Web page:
I'm clearly something of a philistine.
I realised this this morning, when I listened to a piece of classical music on the radio - and, whilst I didn’t know its name, I did recognise it as the music from the Hamlet television commercials from the 1980s.
You don’t see a lot of cigar advertising on television anymore. This may be because people smoke less - or perhaps it says more about Gregor Fisher’s ability to dazzle an audience - but the main reason is that, in 1991, the advertising rules changed…
Alcohol was brought under much stricter control (basically, you could no longer attempt to persuade people to drink in TV ads), whilst tobacco advertising on television was banned outright.
Though at no point in my youth did I feel inclined to smoke a cheroot in a photo booth, it did occur to me this morning that – when I was in primary school, at least - the television advert most revered by myself and school friends was for a brand of lager.
George, the Hofmeister bear, was our hero.
If you don’t remember him, he was a woolly-faced brown bear with a pork-pie hat and a shiny yellow bomber jacket.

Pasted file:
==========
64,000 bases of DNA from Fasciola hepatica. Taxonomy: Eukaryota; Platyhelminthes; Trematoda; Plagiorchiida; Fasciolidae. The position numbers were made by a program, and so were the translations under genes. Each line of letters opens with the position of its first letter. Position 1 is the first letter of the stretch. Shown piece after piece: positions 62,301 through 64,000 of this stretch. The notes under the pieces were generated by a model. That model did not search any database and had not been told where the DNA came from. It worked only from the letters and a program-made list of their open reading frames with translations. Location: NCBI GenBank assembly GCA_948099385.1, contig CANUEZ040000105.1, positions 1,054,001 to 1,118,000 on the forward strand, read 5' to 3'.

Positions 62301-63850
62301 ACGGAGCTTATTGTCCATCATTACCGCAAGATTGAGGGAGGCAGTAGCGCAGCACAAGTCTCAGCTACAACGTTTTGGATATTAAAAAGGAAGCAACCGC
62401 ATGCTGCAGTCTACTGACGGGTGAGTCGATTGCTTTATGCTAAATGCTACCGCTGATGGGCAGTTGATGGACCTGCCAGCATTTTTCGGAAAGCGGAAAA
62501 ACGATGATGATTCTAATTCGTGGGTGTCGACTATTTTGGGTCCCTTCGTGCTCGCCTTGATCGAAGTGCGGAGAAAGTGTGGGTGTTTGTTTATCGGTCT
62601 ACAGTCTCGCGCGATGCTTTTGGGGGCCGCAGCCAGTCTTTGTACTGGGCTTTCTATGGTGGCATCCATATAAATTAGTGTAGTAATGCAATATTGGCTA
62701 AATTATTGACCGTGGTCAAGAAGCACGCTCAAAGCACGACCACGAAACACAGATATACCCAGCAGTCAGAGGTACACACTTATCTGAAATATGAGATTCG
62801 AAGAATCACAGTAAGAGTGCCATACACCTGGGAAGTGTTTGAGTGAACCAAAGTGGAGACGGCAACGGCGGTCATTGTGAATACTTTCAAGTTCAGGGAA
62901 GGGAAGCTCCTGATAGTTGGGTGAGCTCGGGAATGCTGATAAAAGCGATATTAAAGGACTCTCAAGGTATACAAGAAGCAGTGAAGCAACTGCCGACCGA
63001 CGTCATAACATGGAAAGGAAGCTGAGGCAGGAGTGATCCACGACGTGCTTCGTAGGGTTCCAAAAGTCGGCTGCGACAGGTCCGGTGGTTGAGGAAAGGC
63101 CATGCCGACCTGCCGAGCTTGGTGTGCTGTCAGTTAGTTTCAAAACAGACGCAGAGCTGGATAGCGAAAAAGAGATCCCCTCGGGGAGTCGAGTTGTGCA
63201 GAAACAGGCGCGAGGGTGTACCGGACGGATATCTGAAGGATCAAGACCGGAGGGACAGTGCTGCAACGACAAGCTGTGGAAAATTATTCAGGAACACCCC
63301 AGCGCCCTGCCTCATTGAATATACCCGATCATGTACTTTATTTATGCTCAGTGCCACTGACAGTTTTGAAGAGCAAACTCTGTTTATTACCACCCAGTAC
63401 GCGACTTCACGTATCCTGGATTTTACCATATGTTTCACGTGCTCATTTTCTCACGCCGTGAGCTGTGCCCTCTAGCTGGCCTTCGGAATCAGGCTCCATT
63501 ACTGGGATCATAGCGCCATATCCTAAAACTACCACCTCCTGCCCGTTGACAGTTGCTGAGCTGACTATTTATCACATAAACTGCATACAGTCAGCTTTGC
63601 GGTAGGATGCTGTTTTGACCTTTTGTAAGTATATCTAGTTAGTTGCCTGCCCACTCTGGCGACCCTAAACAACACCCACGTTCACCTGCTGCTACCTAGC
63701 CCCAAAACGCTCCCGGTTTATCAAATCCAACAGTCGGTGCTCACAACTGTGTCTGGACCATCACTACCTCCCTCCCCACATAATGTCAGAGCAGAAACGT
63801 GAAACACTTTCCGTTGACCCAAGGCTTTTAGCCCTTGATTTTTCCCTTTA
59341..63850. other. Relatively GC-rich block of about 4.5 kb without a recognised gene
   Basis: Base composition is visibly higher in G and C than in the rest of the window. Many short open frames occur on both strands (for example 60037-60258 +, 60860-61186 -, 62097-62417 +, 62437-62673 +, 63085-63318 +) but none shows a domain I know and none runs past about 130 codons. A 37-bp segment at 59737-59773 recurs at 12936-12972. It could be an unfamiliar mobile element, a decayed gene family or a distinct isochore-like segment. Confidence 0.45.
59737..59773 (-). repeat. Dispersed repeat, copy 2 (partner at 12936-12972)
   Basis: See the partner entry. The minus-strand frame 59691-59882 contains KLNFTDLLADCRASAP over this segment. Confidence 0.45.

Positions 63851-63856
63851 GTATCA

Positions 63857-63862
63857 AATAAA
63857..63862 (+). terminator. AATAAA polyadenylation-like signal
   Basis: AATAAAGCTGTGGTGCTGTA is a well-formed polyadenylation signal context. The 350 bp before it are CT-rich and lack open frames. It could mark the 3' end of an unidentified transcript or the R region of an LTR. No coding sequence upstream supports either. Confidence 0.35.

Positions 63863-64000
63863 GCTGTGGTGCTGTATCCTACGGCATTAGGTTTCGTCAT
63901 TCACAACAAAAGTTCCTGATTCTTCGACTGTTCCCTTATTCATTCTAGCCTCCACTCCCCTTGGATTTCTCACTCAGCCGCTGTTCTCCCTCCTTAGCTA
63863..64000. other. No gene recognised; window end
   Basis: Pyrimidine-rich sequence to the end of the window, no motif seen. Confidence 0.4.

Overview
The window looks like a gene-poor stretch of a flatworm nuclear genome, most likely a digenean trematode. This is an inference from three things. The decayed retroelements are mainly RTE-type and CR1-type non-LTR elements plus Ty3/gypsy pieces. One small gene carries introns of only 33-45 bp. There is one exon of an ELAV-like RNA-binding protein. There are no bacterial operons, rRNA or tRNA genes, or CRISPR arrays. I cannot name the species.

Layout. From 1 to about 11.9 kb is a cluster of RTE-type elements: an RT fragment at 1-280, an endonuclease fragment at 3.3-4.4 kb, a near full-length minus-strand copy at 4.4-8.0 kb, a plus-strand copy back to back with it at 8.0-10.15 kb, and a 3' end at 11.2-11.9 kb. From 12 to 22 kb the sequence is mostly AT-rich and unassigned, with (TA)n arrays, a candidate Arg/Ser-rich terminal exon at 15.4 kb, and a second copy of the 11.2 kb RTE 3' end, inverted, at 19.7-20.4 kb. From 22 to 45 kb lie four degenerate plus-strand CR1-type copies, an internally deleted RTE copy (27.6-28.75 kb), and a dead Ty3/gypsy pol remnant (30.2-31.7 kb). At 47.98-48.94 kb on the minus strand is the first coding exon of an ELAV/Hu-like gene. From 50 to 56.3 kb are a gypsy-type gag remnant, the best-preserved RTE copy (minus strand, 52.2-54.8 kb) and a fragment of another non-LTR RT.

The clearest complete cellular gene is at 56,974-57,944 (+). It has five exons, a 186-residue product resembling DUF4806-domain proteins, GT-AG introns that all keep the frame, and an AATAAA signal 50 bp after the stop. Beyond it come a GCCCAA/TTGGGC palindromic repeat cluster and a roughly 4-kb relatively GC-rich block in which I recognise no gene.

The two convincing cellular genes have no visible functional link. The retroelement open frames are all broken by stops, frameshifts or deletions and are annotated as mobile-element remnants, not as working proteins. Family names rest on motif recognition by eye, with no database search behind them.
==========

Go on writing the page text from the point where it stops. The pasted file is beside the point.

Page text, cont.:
Always a bear of the people, George looked equally happy turning out some fancy flicks on the football pitch (with slip-on shoes and six inches of white towelling sock showing), as he did holed up in some boozer with the lads, tipping his hat to the fuzzy-permed ladies.
I liked George’s style – to the point where I actually bought the hat (though not the lager). I suppose, because my peer-group grew up after Happy Days first aired, George was our Fonzy. He was the very pinnacle of what we thought was cool.
Sure, we liked the Honey Monster too (a fellow woolly-faced advert personality), but he was primarily concerned with eating honeyed oats – whereas, gorgeous George was all about pub sports, chasing ladies and performing deft Michael Jackson-inspired dance moves on the bar counter in front of an adoring fan-base of spiky-haired men.
Then, of course, he’d knock back three pints of weak, faux-German lager and saunter off – causing the rabble of slack-jawed onlookers to gather behind him in a conga-line.
They were ‘following the bear’ of course. This being the tag-line of the advertising campaign…
But, in fact, in those heady pre-1991 days, it was the not-quite-adolescent men of Britain that really followed George.
At no time, before or since, would a school disco be plagued by swathes of unruly nine-year-old boys hell-bent on taking things to the next level – through the medium of conga!
But that was George’s gift. And, perhaps, that is truly the power of advertising.
(Watch George is action here.)
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